In the southwest of China, Guizhou is one of those provinces that wealthy Chinese roll their eyes at the mention of. The stereotype is a poor backwater with no proper infrastructure. Arriving in Kaili on Chinese New Year, this stereotype appeared to be true. It was an ugly town of square buildings covered in cheap bathroom tiles that had discoloured and faded neon signs pointing to cheap noodle shops. The supermarket was full of people carrying live chickens clucking and squawking, totally unaware of their fate as New Year’ dinner. Kaili is the centre of a large rural area home to many ethnic minorities, but the Miao and Dong are dominant. The Miao tend to get a lot of press, however it was the Dong people of Guizhou, who are much lesser known, were the reason I was here.
Several hours in the back of a rickey minibus I arrived in Zhaoxing, the largest village of the Dong people of Guizhou in the area. If you’ve ever watched old Kung Fu movies and seen those bandit villages in the mountains, then you have a pretty good picture of the place. Set in a valley and surrounded by rice paddies, the entire village was composed of simple wooden houses and the main feature was a huge drum tower, the roof of which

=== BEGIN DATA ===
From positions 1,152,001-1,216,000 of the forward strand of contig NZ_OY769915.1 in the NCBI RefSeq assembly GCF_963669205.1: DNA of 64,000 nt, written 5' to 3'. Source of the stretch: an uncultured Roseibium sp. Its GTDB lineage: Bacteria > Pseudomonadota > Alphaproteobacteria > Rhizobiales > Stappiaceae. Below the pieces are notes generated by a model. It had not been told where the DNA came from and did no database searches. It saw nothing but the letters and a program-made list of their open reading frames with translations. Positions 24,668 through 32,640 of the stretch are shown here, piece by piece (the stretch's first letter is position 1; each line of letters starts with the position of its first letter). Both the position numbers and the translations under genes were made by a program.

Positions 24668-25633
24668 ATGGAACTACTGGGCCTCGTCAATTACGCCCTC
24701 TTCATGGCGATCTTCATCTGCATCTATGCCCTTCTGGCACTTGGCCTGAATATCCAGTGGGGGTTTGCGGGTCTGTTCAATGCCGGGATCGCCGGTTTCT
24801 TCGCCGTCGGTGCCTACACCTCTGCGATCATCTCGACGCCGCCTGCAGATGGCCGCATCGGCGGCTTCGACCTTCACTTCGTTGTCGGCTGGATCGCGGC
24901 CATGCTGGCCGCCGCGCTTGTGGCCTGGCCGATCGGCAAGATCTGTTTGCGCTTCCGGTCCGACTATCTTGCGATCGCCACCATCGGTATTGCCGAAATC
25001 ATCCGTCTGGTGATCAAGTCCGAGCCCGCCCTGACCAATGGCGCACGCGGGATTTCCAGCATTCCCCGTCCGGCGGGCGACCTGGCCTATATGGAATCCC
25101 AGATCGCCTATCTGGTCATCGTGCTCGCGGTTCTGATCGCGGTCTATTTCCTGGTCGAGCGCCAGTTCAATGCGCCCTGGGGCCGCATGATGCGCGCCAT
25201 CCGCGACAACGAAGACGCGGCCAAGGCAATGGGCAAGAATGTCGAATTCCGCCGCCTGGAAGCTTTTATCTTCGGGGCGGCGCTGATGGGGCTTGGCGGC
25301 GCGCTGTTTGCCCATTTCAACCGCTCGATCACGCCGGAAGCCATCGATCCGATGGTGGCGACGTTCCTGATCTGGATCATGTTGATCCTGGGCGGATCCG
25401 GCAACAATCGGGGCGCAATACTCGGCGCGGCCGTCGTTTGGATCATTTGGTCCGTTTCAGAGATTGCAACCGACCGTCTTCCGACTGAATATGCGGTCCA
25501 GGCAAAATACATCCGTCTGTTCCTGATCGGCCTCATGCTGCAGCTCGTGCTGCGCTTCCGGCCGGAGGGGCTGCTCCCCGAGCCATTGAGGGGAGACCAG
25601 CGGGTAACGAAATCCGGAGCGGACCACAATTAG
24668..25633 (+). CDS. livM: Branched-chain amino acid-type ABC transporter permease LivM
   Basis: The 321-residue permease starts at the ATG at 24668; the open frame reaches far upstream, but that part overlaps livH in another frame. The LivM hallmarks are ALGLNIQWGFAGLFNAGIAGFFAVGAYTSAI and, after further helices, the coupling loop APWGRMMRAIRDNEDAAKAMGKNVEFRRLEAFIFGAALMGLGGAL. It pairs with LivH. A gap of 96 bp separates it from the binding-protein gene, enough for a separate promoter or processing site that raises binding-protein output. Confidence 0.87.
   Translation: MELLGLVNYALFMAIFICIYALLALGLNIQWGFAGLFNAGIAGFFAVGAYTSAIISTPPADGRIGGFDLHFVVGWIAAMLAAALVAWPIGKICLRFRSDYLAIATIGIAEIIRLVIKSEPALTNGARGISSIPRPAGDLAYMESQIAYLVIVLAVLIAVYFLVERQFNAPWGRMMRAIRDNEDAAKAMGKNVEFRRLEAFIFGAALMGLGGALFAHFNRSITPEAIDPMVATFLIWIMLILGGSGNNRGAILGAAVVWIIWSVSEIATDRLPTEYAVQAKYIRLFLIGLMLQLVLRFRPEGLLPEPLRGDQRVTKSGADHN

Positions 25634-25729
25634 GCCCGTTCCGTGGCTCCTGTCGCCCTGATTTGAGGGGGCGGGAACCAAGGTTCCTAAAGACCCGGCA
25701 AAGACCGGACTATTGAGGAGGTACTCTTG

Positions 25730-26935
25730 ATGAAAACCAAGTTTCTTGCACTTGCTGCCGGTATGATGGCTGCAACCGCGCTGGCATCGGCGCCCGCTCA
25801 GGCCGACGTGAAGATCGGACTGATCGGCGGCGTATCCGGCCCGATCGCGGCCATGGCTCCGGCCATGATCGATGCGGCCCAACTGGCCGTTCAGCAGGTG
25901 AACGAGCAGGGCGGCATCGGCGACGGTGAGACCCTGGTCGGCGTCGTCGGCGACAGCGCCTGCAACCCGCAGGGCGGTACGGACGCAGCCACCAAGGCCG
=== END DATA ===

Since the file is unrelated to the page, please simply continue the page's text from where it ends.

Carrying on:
looked like sharks teeth menacingly pointing upwards, and a “wind and rain bridge” which is a roofed bridge used as a social gathering site across the large stream which pierced through the centre of the village.
I was woken up at dawn by the sound of a pig squeeling for well over an hour. I don’t know exactly what they did (and I don’t want to know), but it is an unfortunate tradition in these rural parts to slaughter a pig in as cruel a way as possible. The day got better however as the parades began, and all the villagers got dressed up in traditional costume, with some dressed as mandarins from the imperial court,
criminals and ghosts. The constant firecrackers and cymbal clashing made my ears feel like I was at a rock concert, rather than a tiny Chinese village, and the kids throwing the firecrackers at each other didn’t do much to alleviate that.
Later in the day a huge feast was held, the highlight of which was the incredible roast pork, handed out to everyone present. Delicious crackling fat, and juicy meat aside, it was hard to really enjoy it thinking about what I’d overheard in the morning. I’d drank enough homemade rice wine though to numb my conscience. The day finished with a bonfire and singing and dancing well into the night, little of which I really remember as the rice wine did its job!
Chinese New Year is the biggest festival in China, just like Christmas for us it’s a time for family and feasting. However, modernisation has diluted the festivities, so that most city Chinese do nothing more than have a large dinner and watch the New Year Variety Show on TV. However, if you look hard, and go remote enough, you can find celebrations such as this, particularly among the ethnic minorities, such as the Dong people of Guizhou.